Monthly Archives: October 2010
Oh. My. God. Hofesh Shechter’s Political Mother was absolutely brilliant. The show, with its mind-blowing sound track, was quite disturbing. There was some sort of order despite the ‘chaos’ on stage. Totally agree with The Guardian’s Judith Mackrell:
Hofesh Shechter’s latest work detonates on stage in a scattershot of shattering political imagery. A samurai soldier performs ritual hara-kiri while a dictator, standing high above his skewered body, rants out a guttural message of triumph. Two men dance with ardent, springy folk steps to the music of Verdi, hero of the Risorgimento, until they are scattered by the bullying tattoo of four military drummers.
In Political Mother, Shechter returns to his most characteristic theme, puzzling over the mechanisms of state and society, but his focus here is on the ways in which ideals of camaraderie, duty and service can be annexed and brutalised by a repressive power.
Folk dance, always a powerful element in Shechter’s work, is the dominant language. His 10 dancers lift their hands to the skies and bow their heads as they stamp and leap in unison – intricate floor patterns bind them. But with subtle manipulations, Shechter then tweaks the vocabulary so that it faces in two directions, towards servitude and freedom.
The Shechter signature simian moves were there combined with elements of folk dance. The lighting was astounding and three dancers really shone through for me – Sita Ostheimer, Chien Ming Chang and Maëva Berthelot.
Here is a sneak peak, thanks to Sadler’s Wells.
Outside Nottingham Playhouse, it was really lovely speaking with Hofesh, whom I’ve briefly met when he did Watch This Space for International Dance Festival Birmingham 2008. He told a group of aspiring dancers that it took a year to ‘do everything’. He also said that to put something like this together, you have to be really determined and committed to the project.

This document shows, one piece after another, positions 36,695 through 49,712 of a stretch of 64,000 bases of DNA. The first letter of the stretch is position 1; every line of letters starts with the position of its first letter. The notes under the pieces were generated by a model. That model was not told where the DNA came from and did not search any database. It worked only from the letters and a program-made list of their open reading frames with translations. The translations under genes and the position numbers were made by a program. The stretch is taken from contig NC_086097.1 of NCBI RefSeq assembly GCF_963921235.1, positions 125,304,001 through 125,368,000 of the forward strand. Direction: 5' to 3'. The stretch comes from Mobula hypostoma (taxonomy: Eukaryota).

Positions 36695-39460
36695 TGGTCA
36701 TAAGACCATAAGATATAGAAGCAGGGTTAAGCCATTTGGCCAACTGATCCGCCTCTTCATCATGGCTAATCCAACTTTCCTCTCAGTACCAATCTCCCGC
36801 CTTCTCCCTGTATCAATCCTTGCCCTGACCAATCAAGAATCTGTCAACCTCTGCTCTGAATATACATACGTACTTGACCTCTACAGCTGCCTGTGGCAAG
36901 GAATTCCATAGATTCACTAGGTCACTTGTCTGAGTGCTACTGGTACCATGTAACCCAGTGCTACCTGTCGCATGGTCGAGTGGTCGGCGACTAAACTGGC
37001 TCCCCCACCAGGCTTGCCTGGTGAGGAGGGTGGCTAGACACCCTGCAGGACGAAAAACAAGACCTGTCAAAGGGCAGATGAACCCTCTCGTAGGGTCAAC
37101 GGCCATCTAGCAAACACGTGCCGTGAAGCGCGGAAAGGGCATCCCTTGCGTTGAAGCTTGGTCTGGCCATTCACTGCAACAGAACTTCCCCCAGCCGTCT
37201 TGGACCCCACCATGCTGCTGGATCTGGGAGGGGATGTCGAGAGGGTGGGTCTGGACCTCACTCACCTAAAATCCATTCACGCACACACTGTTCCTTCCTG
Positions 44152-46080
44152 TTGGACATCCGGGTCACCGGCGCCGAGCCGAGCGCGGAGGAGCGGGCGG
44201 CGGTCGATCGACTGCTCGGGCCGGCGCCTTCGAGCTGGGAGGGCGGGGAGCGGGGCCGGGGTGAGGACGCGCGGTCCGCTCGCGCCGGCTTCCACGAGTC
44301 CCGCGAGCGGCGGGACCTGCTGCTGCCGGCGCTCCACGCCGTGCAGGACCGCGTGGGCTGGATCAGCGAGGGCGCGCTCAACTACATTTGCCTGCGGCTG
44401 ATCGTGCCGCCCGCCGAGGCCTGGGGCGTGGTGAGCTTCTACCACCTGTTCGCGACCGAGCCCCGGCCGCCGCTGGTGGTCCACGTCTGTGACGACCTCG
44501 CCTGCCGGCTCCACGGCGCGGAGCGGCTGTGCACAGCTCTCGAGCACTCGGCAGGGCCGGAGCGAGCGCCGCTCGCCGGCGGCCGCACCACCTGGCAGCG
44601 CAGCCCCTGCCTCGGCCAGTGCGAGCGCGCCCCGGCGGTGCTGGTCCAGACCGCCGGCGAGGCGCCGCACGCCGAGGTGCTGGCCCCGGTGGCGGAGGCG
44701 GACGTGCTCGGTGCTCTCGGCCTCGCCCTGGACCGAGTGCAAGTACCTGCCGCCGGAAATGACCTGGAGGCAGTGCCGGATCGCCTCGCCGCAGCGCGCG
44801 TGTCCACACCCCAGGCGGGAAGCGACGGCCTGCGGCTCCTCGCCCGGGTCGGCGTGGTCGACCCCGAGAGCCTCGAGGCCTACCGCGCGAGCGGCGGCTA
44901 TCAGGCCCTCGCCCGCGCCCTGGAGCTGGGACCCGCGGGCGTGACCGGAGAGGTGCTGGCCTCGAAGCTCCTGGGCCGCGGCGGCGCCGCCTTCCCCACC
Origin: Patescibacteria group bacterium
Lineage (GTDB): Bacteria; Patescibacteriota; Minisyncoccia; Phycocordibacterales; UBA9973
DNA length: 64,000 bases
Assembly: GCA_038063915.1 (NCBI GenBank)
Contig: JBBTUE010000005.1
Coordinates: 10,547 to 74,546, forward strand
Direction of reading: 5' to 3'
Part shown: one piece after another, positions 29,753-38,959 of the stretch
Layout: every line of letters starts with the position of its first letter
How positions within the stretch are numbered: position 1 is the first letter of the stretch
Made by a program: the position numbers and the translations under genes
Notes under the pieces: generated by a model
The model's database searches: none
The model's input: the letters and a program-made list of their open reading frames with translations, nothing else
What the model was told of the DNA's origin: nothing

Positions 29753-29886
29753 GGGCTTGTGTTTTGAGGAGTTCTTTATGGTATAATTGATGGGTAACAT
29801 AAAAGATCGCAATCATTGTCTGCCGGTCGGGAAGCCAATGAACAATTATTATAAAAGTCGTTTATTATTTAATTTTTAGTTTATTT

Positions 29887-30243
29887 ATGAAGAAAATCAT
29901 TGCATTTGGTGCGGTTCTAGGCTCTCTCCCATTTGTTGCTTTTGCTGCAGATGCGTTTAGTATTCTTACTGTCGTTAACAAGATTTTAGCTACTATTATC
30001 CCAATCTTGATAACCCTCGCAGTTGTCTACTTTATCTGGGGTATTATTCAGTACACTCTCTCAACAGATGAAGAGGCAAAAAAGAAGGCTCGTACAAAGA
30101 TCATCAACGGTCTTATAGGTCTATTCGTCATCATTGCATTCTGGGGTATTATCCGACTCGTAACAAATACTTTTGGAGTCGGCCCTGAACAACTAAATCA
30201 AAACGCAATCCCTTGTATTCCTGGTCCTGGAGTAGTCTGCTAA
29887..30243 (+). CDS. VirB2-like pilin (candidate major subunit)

Political Mother is currently on tour. Catch it if you can! You can watch the SkyArts coverage when the show premiered at Brighton Dome.
This year’s RTS Midlands Centre Awards is going to be on the 4th of November held at the impressive University of Birmingham Great Hall.
Here are the nominees:
Best Promotional Programme
Working for You – Tinker Taylor
Disabled and Living in Walsall – Pat The Bull Films
Be Active – Television Junction
Transforming Lives – Rebecca Battman
Facing the Fat – IdeasLab
Doctors – BBC Drama
Land Girls – BBC Drama
Best Short Film
Handle with Care
The Moon Bird
Best Acting Performance
Elisabeth Dermot Walsh
Best Digital Innovation
Embarrassing Bodies Live – Maverick
Such Tweet Sorrow – Mudlark
WeVee – InCahoots
Countrywise (War of the Roses) – ITV Central
The Man Who Shrank the Globe – AB Media
Countrywise (Guernsey) – ITV Central
Best On Screen Personality
Bob Warman – ITV Central
Paul Heiney – ITV Central
Stavros Flatley – Aquila TV
Marverine Cole – Sky
Sameena Ali-Khan – ITV Central
Lucy Kite – ITV Central
Best New Talent
Lucy Watson – ITV Central
Dave Stephenson – Fullrange
David Poole – The Interviewee
Deborah Aston – Made In Birmingham
Anna Louise Shelton – Trolley
Best On Screen Game
Keepy Uppy, Fish in a Bottle
Battle of Britain 308 Squadron, Fish in a Bottle
Best Production Craft Skills
Lewis Arnold – Stained
Neil Hillman – The Audio Suite – Handle With Care
James Willson – AB Media
Dave Stephenson – Fullrange
Andrew Fox – Inspirations: Bringing Education to the Himalayas – Maverick
Paul Thompson – Countrywise, ITV Central
Central Tonight – ITV Central
Best Current Affairs
Balls to Poverty – Peter Bearne, ITV Central
White Collar Boxing – Andy Bevan, ITV Central
65th Arnhem Anniversary – Keith Wilkinson, ITV Central
Time Warp – Victoria Davies, ITV Central
Embarrassing Bodies – Maverick